Sure, you probably know what SOIC stands for, but what is a CSP? You can clear things up a bit by studying your IC Alphabet.
ZX Spectrum audio card
For those still looking to squeeze everything they can out of a classic ZX Spectrum, here’s a way to improve the audio with a custom sound card (translated).
AVR programmer reprogrammed as an NES controller interface
[Slack] modified his USBasp programmer to uses as an NES controller interface. The hardware can be had on eBay for under $10, and he was already using one as a dev board. After seeing this USB to NES dongle post it didn’t take long to make the programmer into a gaming tool.
A few days ago, we featured an Apple ][ USB keyboard mod, and several readers chimed in sharing their own retro conversions in the comments section. We had no idea that many of you had made similar modifications of your own, so here’s a quick roundup of what your fellow Hackaday readers have put together.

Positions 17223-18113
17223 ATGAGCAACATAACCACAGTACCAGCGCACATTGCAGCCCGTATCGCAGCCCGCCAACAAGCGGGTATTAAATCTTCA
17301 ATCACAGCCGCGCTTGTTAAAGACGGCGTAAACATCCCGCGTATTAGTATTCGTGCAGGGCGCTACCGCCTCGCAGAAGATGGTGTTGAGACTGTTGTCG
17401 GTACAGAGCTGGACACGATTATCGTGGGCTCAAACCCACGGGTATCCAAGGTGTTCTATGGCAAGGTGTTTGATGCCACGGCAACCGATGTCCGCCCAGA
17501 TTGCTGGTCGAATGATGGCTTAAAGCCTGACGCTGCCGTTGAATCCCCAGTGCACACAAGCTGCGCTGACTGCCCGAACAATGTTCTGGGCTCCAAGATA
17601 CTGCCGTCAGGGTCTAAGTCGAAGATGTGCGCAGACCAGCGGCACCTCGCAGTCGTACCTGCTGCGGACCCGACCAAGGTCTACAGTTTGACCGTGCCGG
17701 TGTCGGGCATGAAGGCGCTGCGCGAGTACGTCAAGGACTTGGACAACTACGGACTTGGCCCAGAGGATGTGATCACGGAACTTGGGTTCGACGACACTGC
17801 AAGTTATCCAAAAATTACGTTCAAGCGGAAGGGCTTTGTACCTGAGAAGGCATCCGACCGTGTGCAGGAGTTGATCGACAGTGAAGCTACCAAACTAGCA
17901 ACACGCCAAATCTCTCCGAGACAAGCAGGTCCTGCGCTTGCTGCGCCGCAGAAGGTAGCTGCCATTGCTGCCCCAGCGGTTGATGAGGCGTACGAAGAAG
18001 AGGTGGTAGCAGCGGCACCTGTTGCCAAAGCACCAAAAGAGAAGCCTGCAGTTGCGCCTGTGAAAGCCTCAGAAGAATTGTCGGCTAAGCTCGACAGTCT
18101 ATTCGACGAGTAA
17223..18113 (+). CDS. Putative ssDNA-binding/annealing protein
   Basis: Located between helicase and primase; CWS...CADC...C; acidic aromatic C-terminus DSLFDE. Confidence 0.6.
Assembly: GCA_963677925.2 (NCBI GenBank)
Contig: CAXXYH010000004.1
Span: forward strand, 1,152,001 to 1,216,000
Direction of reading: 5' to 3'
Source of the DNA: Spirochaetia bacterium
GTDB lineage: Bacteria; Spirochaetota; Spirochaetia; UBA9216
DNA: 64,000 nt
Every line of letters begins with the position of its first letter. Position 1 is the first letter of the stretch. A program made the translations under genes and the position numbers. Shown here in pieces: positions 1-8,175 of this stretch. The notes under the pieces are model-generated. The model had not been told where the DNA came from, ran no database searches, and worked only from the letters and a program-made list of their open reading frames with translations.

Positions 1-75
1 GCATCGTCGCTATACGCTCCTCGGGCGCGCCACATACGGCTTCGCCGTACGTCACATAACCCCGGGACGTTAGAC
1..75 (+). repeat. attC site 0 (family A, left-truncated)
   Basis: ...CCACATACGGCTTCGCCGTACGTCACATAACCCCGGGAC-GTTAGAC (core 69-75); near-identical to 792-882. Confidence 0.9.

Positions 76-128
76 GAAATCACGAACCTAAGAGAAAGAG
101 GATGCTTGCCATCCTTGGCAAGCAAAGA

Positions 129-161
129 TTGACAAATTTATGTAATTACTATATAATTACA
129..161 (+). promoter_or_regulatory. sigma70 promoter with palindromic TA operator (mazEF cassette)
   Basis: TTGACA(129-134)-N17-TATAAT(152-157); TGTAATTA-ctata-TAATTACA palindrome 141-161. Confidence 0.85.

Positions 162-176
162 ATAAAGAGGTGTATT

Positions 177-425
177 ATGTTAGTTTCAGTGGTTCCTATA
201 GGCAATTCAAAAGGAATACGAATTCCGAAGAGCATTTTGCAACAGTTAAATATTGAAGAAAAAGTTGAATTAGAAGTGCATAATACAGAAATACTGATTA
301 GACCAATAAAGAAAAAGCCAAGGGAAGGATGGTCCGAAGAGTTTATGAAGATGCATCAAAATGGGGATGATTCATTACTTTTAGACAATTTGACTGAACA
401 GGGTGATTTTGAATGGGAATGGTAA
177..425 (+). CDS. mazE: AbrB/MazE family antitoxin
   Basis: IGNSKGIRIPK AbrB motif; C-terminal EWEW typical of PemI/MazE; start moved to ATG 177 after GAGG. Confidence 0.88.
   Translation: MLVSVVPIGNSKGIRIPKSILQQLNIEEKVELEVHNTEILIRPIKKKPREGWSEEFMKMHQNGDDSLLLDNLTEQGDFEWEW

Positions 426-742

Optical Atari STM1 Mouse
[JJ] had a 25-year old Atari STM1 mouse sitting around and was wondering how to get it to work with his new computer. Instead of interfacing the old mouse with his computer via a custom circuit board, he gutted the STM1 and replaced the innards with those of a much newer optical mouse. He did a bit of trimming to get the new PCB to fit, aiming the optical sensor through the now-empty “ball hole”. According to [JJ] it works just as good as it looks.
ZX Spectrum USB keyboard conversion
[Lee] is a sucker for vintage hardware, and with the help of his friend [LanceR], resurrected an old Sinclair ZX Spectrum computer into a working USB keyboard. After replacing the deteriorated membrane, the pair mapped out the keyboard to figure out how the matrix was wired. With that done, they built a prototype USB interface board, which they later replaced with a proper PCB.
BBC Master Compact USB keyboard conversion
A friend of [MoJo’s] had a BBC Master Compact computer from back in the day and wanted to have the keyboard converted to USB in order to use it with certain emulators. [MoJo] gladly took on the project, stripping some of the old motherboard components out to make room for his new circuitry. He built a USB interface board around an ATMega162, and even got the old built-in speaker working properly. From the outside, the keyboard looks like it has never been touched – nice job!